, Kas̲h̲mīrī singer and poetess. Galled Zūn (“moon”) before her marriage, she is a serni-legendary figure in the Valley of Kas̲h̲mīr. Daughter of a peasant of the village of Čandahār, near Pāmpūr, 8 miles to the south-east of Srīnagar, she was unhappy with her husband who ill-treated her, so she left him. Bīrbal Kāčrū in his Wāḳiʿāt-iKas̲h̲mīr , which he wrote in the middle of the 19th century, says that, being a good singer and possessed of a melodious voice, she captivated the heart of Yūsuf S̲h̲āh Čak (986-94/1578-86), who ma…

Ḥabbān

(417 words)

Author(s): Schleifer, J. | Irvine, A.K.
, a town in the Wāḥidī Sultanate of the former Aden Protectorate, situated in the wādī of the same name. It is very old and may be referred to as early as 400 B.C. in the inscription RES 3945. Many ancient graffiti have been copied in the vicinity and a subterranean water-conduit leading to a cistern within the city may be pre-Islamic. The population figure is not known but was estimated at 4,000 in the mid-nineteenth century. The town is dominated by the walled fortress of Maṣnaʿa Ḥāḳir which stands on an isolated hill in the midd…

Ḥabes̲h̲

(645 words)

Author(s): Işiksal, T.
, Ottoman name of a province covering the African coastlands of the Red Sea south of Egypt as far as the Gulf of Aden, and including also the sand̲j̲aḳ of D̲j̲idda; the principal sand̲j̲aḳs were Ibrīm, Sawākin, Arkiko, Maṣawwaʿ, Zaylaʿ and D̲j̲idda, so that its area corresponded approximately to the coastal districts of the present-day Sudan, Ethiopia, French Somaliland and the Zaylaʿ district of the Somali Republic. The province was founded with the intention of expelling the Portuguese, who, since the last years of the Mamlūk sultanate, had been endeavouring …

Ḥabīb Allāh (Ḥabībullāh) K̲h̲ān

(887 words)

Author(s): Scarcia, G.
(1872-1919), son of the amīr ʿAbd al-Raḥmān [ q.v.] and of the concubine Gulrīz, who came from the Wak̲h̲ān; ruler of Afg̲h̲ānistān in succession to his father, from 1 October 1901 to 20 February 1919, when he was assassinated at Kalla-gūs̲h̲ in the valley of Alingār not far from the residence of Ḳalʿat al-Sirād̲j̲ (Lag̲h̲mān). In foreign affairs he adopted a pro-British policy, reinforced by frequent visits to India, by requests for British arbitration on the question of the frontier with Iran (MacMaho…

Ḥabīb b. ʿAbd al-Malik

(672 words)

Author(s): Terés, E.
al-Ḳuras̲h̲ī al-Marwānī , great grandson of the Umayyad caliph of Damascus al-Walīd I. After the ¶ fall of the Umayyad dynasty, Ḥabīb b. ʿAbd al-Malik fled from Syria and arrived in Spain in advance of his cousin, ʿAbd al-Raḥmān b. Muʿāwiya, the future ʿAbd al-Raḥmān I of Cordova; when this Umayyad claimant arrived, Ḥabīb gave him his support and encouraged him in his aspirations. On the eve of the battle of al-Muṣāra (138/756), which was to decide the fate of the throne of Cordova, ʿAbd al-Raḥmān appointed Ḥabīb commander in chief of the cavalry. After victory had been achieved, ʿAbd al…

Ḥabīb b. Aws

(8 words)

[see abū tammām ].

Ḥabīb b. Maslama

(198 words)

Author(s): Fück, J.W.
, a military commander of Muʿāwiya. He was born at Mecca c. 617 A.D. in a family belonging to the Ḳurays̲h̲ī clan Fihr. He took part in the conquest of Syria and distinguished himself in the fights against the Byzantines. By order of Muʿāwiya he conquered Armenia in 21/642 and the following years (for details vide supra i, 635); then he was given the governorship of Northern Syria and fought against the Mardaites (Ḏj̲arād̲j̲ima [ q.v.]) and the Byzantines. After ʿUt̲h̲mān’s death he supported the cause of Muʿāwiya against ʿAlī. At Ṣiffīn (37/657) he commanded the left …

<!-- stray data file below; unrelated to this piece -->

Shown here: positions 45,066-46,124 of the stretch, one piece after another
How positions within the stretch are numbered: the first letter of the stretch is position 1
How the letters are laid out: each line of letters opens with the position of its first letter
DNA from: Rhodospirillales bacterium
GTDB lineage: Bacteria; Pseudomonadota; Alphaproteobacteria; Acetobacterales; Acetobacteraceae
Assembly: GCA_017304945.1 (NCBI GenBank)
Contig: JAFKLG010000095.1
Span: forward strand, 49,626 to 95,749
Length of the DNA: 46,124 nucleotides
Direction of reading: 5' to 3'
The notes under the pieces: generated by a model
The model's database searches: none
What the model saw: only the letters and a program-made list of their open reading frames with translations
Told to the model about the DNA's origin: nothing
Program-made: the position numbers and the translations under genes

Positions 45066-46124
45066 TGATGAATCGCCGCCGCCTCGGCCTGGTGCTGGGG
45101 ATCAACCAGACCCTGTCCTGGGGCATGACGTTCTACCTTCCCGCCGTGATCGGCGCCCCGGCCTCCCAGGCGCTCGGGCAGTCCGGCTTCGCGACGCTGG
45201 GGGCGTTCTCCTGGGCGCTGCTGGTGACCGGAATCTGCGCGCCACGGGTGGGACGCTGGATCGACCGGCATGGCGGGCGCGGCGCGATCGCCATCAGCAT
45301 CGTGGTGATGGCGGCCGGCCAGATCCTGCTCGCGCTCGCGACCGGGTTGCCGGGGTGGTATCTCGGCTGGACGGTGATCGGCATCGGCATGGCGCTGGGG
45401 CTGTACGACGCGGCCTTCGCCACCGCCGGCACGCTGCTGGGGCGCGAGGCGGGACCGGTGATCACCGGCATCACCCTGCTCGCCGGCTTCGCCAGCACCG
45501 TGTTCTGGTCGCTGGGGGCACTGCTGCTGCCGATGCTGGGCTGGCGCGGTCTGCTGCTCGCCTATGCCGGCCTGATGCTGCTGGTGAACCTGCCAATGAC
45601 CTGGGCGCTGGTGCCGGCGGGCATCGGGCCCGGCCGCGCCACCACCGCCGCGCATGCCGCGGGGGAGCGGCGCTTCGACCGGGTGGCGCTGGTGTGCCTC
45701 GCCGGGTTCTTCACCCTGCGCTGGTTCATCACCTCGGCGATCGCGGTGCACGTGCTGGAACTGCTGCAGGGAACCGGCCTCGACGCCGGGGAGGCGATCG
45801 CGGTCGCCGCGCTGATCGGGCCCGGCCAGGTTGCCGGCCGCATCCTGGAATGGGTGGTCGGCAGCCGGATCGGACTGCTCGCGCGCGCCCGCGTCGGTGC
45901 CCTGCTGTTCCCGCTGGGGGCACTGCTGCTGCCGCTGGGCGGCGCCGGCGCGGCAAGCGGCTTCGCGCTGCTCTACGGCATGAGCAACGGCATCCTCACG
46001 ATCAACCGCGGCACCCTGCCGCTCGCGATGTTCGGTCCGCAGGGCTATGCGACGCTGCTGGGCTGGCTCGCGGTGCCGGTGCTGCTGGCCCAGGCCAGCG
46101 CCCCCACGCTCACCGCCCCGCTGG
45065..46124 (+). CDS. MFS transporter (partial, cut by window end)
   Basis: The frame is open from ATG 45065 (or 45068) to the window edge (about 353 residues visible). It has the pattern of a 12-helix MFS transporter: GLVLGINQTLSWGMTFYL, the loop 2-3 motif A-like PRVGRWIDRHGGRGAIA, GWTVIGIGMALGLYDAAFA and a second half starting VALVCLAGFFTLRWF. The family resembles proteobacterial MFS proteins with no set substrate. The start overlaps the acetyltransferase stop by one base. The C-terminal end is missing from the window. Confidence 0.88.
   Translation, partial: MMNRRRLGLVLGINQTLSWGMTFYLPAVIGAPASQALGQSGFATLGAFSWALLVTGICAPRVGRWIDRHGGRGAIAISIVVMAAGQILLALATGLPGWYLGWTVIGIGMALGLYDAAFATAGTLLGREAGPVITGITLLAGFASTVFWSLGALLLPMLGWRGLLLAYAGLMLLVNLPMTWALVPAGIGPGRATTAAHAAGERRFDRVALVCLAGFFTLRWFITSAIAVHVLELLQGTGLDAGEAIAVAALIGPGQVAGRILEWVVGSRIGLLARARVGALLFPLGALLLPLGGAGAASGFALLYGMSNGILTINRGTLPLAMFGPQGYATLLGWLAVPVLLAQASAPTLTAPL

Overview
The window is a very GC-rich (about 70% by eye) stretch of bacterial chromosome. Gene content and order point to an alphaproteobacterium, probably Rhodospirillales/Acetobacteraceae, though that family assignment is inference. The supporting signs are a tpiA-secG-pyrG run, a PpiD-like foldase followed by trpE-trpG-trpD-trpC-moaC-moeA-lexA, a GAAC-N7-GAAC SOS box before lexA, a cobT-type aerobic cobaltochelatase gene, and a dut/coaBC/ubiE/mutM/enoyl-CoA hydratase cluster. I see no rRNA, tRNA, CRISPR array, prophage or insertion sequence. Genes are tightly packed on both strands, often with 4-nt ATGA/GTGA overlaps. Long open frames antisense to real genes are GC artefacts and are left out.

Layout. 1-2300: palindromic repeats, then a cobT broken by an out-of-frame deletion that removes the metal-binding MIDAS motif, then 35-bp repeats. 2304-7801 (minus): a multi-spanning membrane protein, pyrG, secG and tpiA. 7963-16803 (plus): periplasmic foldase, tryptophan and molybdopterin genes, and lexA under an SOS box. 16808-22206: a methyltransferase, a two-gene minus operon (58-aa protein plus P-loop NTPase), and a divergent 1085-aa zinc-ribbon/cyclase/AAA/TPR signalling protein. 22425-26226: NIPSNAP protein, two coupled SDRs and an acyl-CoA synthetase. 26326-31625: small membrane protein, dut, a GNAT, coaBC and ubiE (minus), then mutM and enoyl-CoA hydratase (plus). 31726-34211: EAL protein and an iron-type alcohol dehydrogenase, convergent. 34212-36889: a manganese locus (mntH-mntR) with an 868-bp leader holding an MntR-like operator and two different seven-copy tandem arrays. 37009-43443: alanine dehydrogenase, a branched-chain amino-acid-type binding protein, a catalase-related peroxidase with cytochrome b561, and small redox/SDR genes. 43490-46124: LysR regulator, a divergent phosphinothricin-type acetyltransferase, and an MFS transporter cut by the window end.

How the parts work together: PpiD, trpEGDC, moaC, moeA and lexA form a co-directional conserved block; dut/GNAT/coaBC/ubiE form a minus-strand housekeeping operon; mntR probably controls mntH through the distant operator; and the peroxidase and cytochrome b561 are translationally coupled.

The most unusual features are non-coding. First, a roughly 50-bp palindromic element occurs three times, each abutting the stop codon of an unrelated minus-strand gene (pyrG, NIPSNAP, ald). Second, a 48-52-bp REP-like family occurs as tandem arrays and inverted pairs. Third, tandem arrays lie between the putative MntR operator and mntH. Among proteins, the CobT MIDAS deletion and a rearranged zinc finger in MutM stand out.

Ḥabīb al-Nad̲j̲d̲j̲ār

(329 words)

Author(s): Vajda, G.
(the carpenter), legendary character who gave his name to the sanctuary below mount Silpius at Antāḳiya [ q.v.] where his tomb is reputed to be. He is not mentioned in the Ḳurʾān; nevertheless Muslim tradition finds him there, in sūra XXXVI, 12 ff., under the description of the man who was put to death in a city ( ḳarya ) not otherwise specified, having urged its inhabitants not to reject the three apostles who had come to proclaim the divine message to them. According to Muslim tradition the “city” was Antioch and the anonymous be…

Hābīl wa Ḳābīl

(689 words)

Author(s): Vajda, G.
, names of the two sons of Adam [ q.v.] in Muslim tradition: Heb̲el and Ḳāyin in the Hebrew Bible (for the distortion and assimilation through assonance of the two words, compare the pairs of words Ḏj̲ālūt-Ṭālūt, Hārūt-Mārūt, Yād̲j̲ūd̲j̲-Mād̲j̲ūd̲j̲; Ḳāyin is, however, attested sporadically). Although the Ḳurʾān does not give these names, it tells however (CV, 27-32/30-5, Medinan period) the story of the two sons of Adam, one of whom killed the other because his own sacrifice was refused when his brother…

Ḥābiṭiyya

(9 words)

, followers of Aḥmad b. Ḥābiṭ [ q.v.].

Habous

(5 words)

[see waḳf ].

Ḥabs̲h̲ī

(2,688 words)

Author(s): Burton-Page, J.
, term used in India for those African communities whose ancestors originally came to the country as slaves, in most cases from the Horn of Africa, although some doubtless sprang from the slave troops of the neighbouring Muslim countries. The majority, at least in the earlier periods, may well have been Abyssinian, but certainly the name was applied indiscriminately to all Africans, and in the days of the Portuguese slave-trade with India many such ‘Ḥabs̲h̲īs’ were in fact of the Nilotic and Bantu races. There is little detailed information concerning the numbers, the status an…